Trend: Rising labor costs in China and other emerging economies in Asia will start changing the investing landscape.
Written by Louis Gave of GaveKal, Asia's Paradigm Shift focuses on some major changes occurring in Asian economies and the implications of those changes for investors. As wages start to grow faster than productivity, household consumption will increase to be a key driver of the Chinese economy. Excerpts below.
There can be almost no doubt that the sheer abundance of labor in the past two decades, which made it impossible for workers to bargain for a wage that matched the huge productivity growth being generated in industry, played a crucial supporting role to the processes described by Bai and Qian. But as labor becomes more scarce, wages will have to be bid up until they match or exceed the rate of productivity growth. This is what we are now witnessing all along China's coast (e.g.: Honda, Foxconn, etc...). Once wages grow faster than productivity, the labor income share of GDP will start to grow, and household consumption will begin to assume its rightful place as the main motor of the Chinese economy.
These are not easy times for Asian investors, what with global concerns weighing on markets (US double dip?, EMU solvency?, etc...), unprecedented cyclical adjustments (Asia now leading the tightening cycle), and a very important paradigm shift (the end of cheap labor in China). In the face of so many changes, one must remain nimble, and accept that being stubborn will not pay off. Instead, one has to remain very close to the market, identify where positive momentum is strongest--whether on earnings or share price performance--and question whether the momentum makes macro-sense before participating. Having said this, for us, a few key trends are already emerging. These include:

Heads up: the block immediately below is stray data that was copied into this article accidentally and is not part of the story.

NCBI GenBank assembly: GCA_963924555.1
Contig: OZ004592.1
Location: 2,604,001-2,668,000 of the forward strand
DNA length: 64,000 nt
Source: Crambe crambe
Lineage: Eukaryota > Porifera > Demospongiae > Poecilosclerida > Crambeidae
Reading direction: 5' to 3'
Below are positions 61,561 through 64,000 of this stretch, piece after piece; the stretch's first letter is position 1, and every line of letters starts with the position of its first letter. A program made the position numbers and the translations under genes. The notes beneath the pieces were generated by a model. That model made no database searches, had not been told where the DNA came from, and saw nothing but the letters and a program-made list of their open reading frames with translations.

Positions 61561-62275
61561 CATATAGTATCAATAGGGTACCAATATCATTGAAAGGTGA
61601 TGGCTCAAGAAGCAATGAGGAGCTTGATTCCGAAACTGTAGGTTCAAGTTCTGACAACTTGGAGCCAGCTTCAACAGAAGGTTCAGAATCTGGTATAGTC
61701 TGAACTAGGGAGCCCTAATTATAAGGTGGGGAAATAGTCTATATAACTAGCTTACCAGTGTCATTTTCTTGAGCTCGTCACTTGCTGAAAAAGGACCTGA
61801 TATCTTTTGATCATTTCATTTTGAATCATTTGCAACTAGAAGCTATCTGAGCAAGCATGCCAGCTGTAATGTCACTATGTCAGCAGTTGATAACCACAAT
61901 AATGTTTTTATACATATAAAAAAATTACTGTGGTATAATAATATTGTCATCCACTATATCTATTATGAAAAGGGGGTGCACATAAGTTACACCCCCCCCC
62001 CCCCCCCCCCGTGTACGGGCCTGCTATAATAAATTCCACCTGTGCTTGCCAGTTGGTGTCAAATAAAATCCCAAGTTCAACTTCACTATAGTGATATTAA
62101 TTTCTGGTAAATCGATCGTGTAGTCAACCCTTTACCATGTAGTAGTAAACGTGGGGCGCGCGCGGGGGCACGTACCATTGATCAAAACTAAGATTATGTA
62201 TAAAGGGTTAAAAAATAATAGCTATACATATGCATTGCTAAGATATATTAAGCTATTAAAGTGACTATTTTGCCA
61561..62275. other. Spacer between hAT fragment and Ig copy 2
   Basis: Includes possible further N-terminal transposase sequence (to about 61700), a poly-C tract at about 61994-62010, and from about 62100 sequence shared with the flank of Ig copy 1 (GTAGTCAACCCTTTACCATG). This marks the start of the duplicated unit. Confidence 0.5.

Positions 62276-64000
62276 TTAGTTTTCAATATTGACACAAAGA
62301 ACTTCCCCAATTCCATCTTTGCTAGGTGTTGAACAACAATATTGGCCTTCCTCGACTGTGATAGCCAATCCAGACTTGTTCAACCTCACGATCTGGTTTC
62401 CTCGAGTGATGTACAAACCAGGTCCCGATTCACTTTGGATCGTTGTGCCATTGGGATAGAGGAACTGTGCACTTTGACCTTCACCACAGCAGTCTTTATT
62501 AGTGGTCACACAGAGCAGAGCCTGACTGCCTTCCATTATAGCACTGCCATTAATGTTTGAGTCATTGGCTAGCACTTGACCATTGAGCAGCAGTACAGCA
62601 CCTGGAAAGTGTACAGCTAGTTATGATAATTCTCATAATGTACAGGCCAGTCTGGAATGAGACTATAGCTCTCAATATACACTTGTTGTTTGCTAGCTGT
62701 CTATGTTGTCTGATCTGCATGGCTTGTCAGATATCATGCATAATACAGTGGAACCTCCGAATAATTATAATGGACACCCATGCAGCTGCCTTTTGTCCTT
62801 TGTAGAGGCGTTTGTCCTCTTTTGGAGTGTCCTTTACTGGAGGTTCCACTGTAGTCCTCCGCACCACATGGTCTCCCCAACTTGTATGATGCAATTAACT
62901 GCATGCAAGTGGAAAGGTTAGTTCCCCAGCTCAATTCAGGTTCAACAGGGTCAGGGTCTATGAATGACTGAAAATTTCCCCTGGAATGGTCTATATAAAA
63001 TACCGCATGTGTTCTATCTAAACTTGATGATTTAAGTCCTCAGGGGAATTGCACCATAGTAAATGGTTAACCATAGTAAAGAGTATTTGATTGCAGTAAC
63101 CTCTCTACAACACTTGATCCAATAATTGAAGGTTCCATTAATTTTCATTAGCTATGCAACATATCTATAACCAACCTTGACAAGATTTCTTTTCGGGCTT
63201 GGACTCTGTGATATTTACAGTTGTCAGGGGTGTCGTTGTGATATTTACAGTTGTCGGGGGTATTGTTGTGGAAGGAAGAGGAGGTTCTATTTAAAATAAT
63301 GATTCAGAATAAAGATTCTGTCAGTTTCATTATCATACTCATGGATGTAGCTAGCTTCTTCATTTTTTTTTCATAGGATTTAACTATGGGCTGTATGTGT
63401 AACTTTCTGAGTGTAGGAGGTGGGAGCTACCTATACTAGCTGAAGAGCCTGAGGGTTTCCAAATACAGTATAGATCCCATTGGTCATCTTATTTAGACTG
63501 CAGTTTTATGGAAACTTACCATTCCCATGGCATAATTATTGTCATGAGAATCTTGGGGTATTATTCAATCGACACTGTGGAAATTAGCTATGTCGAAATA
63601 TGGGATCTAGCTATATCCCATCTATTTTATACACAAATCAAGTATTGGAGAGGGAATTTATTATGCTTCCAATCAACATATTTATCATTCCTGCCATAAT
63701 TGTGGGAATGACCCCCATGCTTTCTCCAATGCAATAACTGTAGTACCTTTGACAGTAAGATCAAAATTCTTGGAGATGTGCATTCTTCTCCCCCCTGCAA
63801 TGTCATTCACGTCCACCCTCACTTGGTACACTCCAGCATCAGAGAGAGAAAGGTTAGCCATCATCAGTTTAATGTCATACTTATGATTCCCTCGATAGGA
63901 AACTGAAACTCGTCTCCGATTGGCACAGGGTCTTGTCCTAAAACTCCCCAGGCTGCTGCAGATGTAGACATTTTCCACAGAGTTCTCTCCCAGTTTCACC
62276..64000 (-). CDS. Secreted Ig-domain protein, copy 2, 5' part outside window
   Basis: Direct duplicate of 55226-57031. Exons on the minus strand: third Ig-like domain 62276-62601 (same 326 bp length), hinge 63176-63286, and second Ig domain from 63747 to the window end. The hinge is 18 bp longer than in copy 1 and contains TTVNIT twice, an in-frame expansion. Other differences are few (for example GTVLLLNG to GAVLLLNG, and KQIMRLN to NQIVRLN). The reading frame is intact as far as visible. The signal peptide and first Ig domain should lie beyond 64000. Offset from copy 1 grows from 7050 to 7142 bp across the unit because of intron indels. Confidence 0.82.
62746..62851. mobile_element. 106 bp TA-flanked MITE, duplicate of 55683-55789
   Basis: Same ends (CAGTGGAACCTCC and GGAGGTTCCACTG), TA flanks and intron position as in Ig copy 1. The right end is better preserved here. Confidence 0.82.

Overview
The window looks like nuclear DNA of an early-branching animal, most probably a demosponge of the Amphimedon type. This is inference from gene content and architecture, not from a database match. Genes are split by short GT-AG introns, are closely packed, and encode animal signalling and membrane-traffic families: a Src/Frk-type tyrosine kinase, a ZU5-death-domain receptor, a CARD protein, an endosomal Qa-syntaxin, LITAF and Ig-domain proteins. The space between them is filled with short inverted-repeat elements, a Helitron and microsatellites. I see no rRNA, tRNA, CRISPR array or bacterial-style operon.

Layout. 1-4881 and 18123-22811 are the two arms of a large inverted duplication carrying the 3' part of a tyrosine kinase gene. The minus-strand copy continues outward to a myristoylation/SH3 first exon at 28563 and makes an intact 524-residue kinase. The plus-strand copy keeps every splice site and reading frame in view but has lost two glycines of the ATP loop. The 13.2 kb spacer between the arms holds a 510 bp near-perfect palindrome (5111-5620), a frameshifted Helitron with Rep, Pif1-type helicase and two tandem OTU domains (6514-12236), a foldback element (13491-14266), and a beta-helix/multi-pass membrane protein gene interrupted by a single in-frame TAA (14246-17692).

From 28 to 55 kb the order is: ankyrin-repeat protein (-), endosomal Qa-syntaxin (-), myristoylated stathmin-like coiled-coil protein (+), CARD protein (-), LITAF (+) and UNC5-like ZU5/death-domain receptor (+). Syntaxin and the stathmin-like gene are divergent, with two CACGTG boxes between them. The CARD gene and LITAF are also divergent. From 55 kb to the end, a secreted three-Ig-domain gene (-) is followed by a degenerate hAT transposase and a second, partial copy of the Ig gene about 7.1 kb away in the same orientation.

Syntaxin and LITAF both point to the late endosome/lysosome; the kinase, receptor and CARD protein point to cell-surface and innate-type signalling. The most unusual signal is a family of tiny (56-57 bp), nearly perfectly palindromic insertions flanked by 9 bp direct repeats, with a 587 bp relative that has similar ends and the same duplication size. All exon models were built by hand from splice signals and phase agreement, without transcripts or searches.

Asian currencies will remain well bid for the coming year and likely thereafter.
Long-dated Asian government bonds are increasingly the best hedge against equity risk for any portfolio. After all, if the twin 'fat-tail' threats to equity markets today are a) a double dip recession in the US and b) a solvency crisis in Europe, then long-dated Asian bonds can immunize the risk from either of these events... at least, this is what has happened in the past quarter!
Asian indices and ETFs are likely to suffer as the markets adjust to the new realities reviewed above; realities that are all too often under-represented in benchmarks. Investors deploying capital in Asia should do so with managers willing to stray massively from any benchmark.
Within the Asian equity markets, we would favor high-dividend yield paying stocks, utility stocks and stable growth stocks, especially those linked to the consumer.
Stocks linked to the infrastructure roll-out (steel, commodities, etc...) should be seen as a trade at best, or simply avoided, even if valuations now appear attractive. Such stocks were the main driver of the past decade's Asian boom. They will not be the leaders of the next decade.